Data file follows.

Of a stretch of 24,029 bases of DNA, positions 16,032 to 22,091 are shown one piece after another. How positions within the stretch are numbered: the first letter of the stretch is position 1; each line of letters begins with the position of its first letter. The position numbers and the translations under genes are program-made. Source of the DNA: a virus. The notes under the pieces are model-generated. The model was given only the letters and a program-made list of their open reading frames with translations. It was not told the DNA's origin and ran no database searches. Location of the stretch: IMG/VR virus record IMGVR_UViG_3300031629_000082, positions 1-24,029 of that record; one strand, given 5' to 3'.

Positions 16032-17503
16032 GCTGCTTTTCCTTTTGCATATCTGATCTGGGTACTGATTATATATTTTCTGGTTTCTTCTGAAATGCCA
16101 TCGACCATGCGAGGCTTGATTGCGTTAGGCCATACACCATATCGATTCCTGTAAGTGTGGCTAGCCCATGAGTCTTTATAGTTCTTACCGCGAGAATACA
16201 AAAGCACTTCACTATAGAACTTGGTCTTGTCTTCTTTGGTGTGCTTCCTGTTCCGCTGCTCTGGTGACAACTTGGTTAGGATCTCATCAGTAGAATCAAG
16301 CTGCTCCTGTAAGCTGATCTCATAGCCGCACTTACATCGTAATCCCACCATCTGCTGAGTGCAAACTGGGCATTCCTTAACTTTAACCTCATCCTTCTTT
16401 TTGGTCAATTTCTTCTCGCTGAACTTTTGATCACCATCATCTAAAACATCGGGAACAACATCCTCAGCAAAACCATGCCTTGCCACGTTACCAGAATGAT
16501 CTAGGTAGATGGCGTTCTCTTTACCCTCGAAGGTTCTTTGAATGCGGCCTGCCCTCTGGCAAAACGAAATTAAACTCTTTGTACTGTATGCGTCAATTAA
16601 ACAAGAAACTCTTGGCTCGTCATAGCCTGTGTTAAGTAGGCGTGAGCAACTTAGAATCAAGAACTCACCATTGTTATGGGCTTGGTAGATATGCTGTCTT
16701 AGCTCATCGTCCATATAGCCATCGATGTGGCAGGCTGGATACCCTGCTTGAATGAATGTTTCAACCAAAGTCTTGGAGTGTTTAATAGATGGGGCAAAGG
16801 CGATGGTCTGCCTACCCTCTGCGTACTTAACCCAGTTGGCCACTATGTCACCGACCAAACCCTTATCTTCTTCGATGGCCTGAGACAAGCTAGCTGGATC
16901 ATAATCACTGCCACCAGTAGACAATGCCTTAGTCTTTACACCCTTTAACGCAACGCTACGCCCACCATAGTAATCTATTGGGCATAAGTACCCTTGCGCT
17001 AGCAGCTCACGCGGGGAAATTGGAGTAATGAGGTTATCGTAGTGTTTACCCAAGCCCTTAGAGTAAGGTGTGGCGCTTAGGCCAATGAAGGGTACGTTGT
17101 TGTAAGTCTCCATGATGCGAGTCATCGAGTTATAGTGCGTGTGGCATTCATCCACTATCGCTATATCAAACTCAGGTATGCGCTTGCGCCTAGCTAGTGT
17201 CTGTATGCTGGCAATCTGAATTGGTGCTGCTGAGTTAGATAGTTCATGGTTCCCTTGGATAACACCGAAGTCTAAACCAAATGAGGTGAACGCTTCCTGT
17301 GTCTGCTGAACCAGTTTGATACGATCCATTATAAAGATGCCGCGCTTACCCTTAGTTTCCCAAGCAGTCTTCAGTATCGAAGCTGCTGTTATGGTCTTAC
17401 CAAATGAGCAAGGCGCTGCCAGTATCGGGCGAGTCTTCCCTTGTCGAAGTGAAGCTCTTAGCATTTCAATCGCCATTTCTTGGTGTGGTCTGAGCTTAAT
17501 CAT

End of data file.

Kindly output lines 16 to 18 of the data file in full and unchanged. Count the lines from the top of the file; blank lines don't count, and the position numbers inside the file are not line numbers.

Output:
17301 GTCTGCTGAACCAGTTTGATACGATCCATTATAAAGATGCCGCGCTTACCCTTAGTTTCCCAAGCAGTCTTCAGTATCGAAGCTGCTGTTATGGTCTTAC
17401 CAAATGAGCAAGGCGCTGCCAGTATCGGGCGAGTCTTCCCTTGTCGAAGTGAAGCTCTTAGCATTTCAATCGCCATTTCTTGGTGTGGTCTGAGCTTAAT
17501 CAT